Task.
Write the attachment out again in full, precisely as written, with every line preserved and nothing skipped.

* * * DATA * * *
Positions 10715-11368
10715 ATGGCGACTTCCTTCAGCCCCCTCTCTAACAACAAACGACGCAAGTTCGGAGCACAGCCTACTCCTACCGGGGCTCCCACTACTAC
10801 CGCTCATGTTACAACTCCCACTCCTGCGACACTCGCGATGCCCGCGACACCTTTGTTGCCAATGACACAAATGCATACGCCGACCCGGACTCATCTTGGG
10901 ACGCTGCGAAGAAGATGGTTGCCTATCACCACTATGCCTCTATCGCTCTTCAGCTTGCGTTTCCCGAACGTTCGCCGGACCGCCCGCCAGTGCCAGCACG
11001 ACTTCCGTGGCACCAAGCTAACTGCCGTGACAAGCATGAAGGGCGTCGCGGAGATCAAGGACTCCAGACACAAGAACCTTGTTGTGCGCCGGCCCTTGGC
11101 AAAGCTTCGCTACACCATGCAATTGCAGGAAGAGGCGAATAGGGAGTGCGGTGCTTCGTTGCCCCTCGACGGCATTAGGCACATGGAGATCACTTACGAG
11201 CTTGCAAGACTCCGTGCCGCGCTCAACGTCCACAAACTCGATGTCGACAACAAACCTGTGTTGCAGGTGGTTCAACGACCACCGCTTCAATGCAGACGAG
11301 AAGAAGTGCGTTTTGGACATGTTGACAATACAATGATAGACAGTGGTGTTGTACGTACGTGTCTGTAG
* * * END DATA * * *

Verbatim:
Positions 10715-11368
10715 ATGGCGACTTCCTTCAGCCCCCTCTCTAACAACAAACGACGCAAGTTCGGAGCACAGCCTACTCCTACCGGGGCTCCCACTACTAC
10801 CGCTCATGTTACAACTCCCACTCCTGCGACACTCGCGATGCCCGCGACACCTTTGTTGCCAATGACACAAATGCATACGCCGACCCGGACTCATCTTGGG
10901 ACGCTGCGAAGAAGATGGTTGCCTATCACCACTATGCCTCTATCGCTCTTCAGCTTGCGTTTCCCGAACGTTCGCCGGACCGCCCGCCAGTGCCAGCACG
11001 ACTTCCGTGGCACCAAGCTAACTGCCGTGACAAGCATGAAGGGCGTCGCGGAGATCAAGGACTCCAGACACAAGAACCTTGTTGTGCGCCGGCCCTTGGC
11101 AAAGCTTCGCTACACCATGCAATTGCAGGAAGAGGCGAATAGGGAGTGCGGTGCTTCGTTGCCCCTCGACGGCATTAGGCACATGGAGATCACTTACGAG
11201 CTTGCAAGACTCCGTGCCGCGCTCAACGTCCACAAACTCGATGTCGACAACAAACCTGTGTTGCAGGTGGTTCAACGACCACCGCTTCAATGCAGACGAG
11301 AAGAAGTGCGTTTTGGACATGTTGACAATACAATGATAGACAGTGGTGTTGTACGTACGTGTCTGTAG